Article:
I’ll admit, I’ve been inundated with questions regarding the posts I did on nootropics. So much so that I feel it is important to reiterate the following:
Nobody should be putting anything into their body without weighing both the risks and benefits first. What I share on this site is only skimming the surface of nootropics. Nothing I share should be construed as advice. Do your own due diligence and educate yourself.
As with any attempt to increase or decrease something you’ll need a baseline so you can measure the potential change. With nootropics the idea is to increase some function of the brain so you’ll need a way to measure the brain. More specifically, you’ll want to measure the exact function you want to increase. Perhaps it’s concentration or reasoning or memory. Maybe you just want to get brain back to where it was, like me.
There are commercial sites out there like Lumosity that you can use. However, I found Cambridge brain sciences to be the best platform to test. You can create your own “workout” routine for your brain and keep tabs on your scores to see if changes are occurring. Best of all it’s free!
After nearly 3 months of testing different nootropic stacks I’ve concluded that to find one that works for whatever it is your trying to improve is going to take a lot of work. Most people won’t do that and they just go read on Reddit about a stack and head to their local vitamin store to buy the supplements. Here’s my advice if that’s you. Don’t waste your time or your money! It takes discipline to find the right mix.
For me the following have helped me find my old brain. I walk, jog or run five times a week for a minimum of 30 minutes each time. A little over a year ago I read the book Spark and haven’t looked back since. I’m a firm believer in the overall health benefits of cardiovascular exercise and its impact on the brain.
I started eating better. No more fast-food and no snacking between meals. I began with a juice cleanse after watching the documentary “Fat sick & nearly dead”. It changed my life.
Lastly It’s been nearly a year since I built a standing desk . I don’t get that bogged down feeling in the afternoon. I’m more active outside of the office as computer time has changed to work time (i.e., less surfing the web). I’ll never go back to sitting at a traditional desk.
Bottom line is that combining a proper diet and exercise, along with plenty of sleep, can do wonders for overall brain health. At least it did (and still does) for me.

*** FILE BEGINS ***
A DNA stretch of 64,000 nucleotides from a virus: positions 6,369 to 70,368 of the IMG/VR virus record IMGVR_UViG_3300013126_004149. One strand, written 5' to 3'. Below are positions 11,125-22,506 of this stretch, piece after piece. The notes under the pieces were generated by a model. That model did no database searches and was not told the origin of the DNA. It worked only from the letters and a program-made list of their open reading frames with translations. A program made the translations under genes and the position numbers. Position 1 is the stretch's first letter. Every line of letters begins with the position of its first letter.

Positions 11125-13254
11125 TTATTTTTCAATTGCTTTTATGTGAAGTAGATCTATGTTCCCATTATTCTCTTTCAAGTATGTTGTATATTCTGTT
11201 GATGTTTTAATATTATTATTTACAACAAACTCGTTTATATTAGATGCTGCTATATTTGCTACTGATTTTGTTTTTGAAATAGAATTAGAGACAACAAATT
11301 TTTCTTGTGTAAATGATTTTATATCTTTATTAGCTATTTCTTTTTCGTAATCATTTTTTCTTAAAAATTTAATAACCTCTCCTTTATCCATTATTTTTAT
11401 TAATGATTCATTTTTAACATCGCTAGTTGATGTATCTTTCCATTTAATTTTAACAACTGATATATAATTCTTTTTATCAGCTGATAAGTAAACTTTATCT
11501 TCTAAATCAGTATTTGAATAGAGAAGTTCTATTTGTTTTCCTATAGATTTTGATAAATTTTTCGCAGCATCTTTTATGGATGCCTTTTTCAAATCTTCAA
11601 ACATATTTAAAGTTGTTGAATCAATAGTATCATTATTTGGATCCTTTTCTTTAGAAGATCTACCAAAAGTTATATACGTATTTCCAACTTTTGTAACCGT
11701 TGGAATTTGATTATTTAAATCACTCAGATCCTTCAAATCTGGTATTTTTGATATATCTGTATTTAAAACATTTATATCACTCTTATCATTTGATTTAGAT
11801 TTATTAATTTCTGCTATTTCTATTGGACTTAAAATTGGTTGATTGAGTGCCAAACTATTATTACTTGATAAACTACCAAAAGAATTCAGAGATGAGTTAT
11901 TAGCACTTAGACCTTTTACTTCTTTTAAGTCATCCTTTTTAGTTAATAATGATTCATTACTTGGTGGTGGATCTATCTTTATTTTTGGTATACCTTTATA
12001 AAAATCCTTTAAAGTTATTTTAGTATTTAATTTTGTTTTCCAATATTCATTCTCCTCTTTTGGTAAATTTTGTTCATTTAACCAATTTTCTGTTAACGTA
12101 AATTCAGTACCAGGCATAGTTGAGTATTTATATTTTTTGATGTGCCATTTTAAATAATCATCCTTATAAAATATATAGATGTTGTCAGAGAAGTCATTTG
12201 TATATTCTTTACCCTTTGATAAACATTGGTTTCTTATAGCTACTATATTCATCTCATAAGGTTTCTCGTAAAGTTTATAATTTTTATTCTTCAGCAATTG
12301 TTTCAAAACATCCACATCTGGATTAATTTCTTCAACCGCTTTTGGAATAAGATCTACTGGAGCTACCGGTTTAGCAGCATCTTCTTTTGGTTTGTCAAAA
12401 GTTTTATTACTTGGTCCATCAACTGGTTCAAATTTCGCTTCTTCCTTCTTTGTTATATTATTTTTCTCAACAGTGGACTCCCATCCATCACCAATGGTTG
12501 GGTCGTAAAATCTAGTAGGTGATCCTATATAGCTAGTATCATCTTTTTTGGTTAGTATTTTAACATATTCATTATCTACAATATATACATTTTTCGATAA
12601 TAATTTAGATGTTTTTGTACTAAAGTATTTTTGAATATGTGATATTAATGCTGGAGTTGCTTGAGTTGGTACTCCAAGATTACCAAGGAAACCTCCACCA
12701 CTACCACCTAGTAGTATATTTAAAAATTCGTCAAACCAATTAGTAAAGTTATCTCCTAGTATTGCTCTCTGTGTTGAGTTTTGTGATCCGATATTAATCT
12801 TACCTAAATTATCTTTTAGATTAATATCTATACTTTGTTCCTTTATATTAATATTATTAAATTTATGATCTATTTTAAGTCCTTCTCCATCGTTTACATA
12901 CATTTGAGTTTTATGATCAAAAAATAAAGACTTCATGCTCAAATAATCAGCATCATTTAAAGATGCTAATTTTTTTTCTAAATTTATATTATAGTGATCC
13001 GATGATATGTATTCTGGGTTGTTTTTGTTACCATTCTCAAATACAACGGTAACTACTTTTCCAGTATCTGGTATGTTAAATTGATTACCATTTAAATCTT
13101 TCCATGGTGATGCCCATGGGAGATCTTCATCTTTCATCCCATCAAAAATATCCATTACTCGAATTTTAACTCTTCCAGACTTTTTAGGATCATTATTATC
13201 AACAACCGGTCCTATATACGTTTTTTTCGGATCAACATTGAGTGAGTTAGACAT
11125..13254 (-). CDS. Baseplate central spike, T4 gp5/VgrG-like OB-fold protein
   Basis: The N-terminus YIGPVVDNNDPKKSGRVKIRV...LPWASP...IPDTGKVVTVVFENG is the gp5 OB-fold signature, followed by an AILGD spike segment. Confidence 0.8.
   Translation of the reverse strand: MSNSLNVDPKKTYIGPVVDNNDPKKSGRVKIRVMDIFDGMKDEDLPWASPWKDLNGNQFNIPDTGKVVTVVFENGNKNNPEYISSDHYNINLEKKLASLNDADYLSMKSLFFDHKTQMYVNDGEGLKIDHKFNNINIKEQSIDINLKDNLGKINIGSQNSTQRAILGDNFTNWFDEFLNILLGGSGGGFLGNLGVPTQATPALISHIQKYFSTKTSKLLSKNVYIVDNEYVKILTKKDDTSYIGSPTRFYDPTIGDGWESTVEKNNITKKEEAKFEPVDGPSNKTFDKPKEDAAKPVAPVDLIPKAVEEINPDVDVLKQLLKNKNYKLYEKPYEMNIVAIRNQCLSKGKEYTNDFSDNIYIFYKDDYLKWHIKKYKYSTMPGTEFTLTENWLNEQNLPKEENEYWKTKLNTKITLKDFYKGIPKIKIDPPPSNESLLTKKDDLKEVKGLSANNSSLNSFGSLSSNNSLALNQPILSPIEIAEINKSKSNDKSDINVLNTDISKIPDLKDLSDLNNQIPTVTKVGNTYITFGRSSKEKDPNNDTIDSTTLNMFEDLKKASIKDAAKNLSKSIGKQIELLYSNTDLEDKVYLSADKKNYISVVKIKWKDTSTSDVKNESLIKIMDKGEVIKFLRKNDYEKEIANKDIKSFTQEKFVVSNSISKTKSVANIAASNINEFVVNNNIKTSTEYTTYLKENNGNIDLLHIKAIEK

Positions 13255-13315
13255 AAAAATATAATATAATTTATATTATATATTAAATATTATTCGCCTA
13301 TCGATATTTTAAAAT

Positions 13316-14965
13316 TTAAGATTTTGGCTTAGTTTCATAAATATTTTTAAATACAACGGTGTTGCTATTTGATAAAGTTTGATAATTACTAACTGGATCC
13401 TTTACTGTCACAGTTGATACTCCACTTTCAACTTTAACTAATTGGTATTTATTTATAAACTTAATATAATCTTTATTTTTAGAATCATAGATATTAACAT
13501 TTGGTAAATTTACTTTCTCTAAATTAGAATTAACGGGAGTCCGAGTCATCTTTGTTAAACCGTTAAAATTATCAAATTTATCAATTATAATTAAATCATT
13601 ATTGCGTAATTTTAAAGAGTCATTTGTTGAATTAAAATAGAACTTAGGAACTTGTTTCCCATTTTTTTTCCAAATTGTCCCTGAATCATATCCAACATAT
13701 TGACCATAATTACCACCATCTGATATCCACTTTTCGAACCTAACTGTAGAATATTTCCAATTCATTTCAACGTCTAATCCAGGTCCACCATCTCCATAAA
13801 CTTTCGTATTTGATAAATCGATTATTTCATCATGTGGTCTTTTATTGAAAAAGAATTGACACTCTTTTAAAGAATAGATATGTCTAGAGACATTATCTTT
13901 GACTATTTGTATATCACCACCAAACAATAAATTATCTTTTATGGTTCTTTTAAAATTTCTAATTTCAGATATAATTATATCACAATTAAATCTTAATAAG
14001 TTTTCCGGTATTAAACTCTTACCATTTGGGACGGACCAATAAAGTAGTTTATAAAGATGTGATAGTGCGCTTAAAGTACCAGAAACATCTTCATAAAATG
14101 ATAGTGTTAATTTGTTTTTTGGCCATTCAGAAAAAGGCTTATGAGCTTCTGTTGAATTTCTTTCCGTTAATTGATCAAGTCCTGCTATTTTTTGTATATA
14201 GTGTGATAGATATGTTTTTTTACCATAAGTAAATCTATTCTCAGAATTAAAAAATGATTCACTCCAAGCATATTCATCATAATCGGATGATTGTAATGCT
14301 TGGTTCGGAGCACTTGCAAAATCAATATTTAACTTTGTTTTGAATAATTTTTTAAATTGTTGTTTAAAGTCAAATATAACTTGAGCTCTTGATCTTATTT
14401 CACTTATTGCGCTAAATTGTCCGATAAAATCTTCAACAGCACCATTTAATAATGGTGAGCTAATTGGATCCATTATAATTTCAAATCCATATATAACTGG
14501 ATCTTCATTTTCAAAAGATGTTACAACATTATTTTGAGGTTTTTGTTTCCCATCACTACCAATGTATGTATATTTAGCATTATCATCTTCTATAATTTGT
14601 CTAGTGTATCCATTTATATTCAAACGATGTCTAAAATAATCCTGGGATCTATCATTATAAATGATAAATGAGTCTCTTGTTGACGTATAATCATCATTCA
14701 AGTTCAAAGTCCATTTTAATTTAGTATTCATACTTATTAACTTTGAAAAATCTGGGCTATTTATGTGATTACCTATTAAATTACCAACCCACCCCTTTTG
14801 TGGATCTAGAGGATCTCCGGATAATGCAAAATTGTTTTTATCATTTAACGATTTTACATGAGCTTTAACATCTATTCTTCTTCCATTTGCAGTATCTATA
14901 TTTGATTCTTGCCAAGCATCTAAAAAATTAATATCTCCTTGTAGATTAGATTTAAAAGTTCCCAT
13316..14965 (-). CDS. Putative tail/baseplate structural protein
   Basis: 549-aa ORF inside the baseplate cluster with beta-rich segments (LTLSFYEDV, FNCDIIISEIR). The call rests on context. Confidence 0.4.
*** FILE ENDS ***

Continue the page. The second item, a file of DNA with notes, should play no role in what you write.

Long-term potentiation (LTP) is thought to be the molecular event that contributes to learning. In a nutshell, LTP helps move whatever it is you’re learning from short-term memory to long-term memory. If you’re really bored you can watch a video that explains it better here.
There’s a lot of interesting research out there regarding chemically induced LTPs. I won’t bore you with the science behind it but should you want to learn more you can read the original research here.
The original experimenter attempting to create a CILTEP (Chemically Induced Long TErm Potentiation) was Abelard Lindsay. Here’s a link to an interesting interview of Abelard.
The idea behind creating CILTEP involves inhibiting PDE4 while promoting the production of cAMP. This can be done, as the name would suggest, with some chemicals. Namely artichoke extract, as a PDE4 inhibitor, and Forskolin to increase cAMP levels.
If you want to absorb more of the information that you come into contact with then perhaps CILTEP is for you. It’s not going to give you the powers that Eddie Morra gained from taking NZT-48, but it might help in retention.
I took the following stack religiously, first thing in the morning on an empty stomach, for 5 weeks:
- 800 mg of artichoke extract
- 500 mg of L-Phenylalanine (don’t mistake this for DL-Phenylalanine)
- 20 mg of Coleus Forskohlii root extract to get 4 mg of forskolin (check the label to see %)
- 10 mg of vitamin B6
I’d wash this stack down with 10 oz of water mixed with a scoop of green super food for the micro-nutrients. Sadly, I’d say that I didn’t notice anything as far as retention goes or even an increased desire to learn for that matter. Bottom line is that the science behind it is cool and I so wanted it to work. I’m not giving up because I know you can get some bunk supplements and the levels might not be exact. I could also be a non-responder. I’ll continue to try different levels, other supplements, etc. all while measuring for changes.
I mention measuring for changes as that is an important part of understanding whether or not a nootropic is having an impact on you. It is extremely easy to fall victim to the placebo effect with this or any other nootropic stack. In my next post I’ll share the resources I used to keep track of my brain changes (or lack thereof).
I recently read The Edge Effect by Dr. Eric Braverman. If you are interested in nootropics or brain health, you should read it. Here’s a quick snippet:
For all that we humans tend to emphasize our differences, biologically speaking we are truly the same. The proof is in our DNA: the human genome sequence is more than 99.9 percent the same in all people. However, that 0.1 percent difference is all it takes for some of us to be healthy and others ill, some tall and others short, some quick-witted and others dull.
While DNA codes our behaviors and physical functions, it is not at the heart of what makes each of us unique. Our DNA is only as good as the transport system it creates for the transmission of information.
So what does make us unique? It’s the connection between the brain and the body. This connection is one aspect of “the edge.” When our edge is healthy we succeed, when it’s sick, we fail. A 0.1% edge isn’t much, or is it? Think about that before you answer. Time to get healthy and sharpen that edge!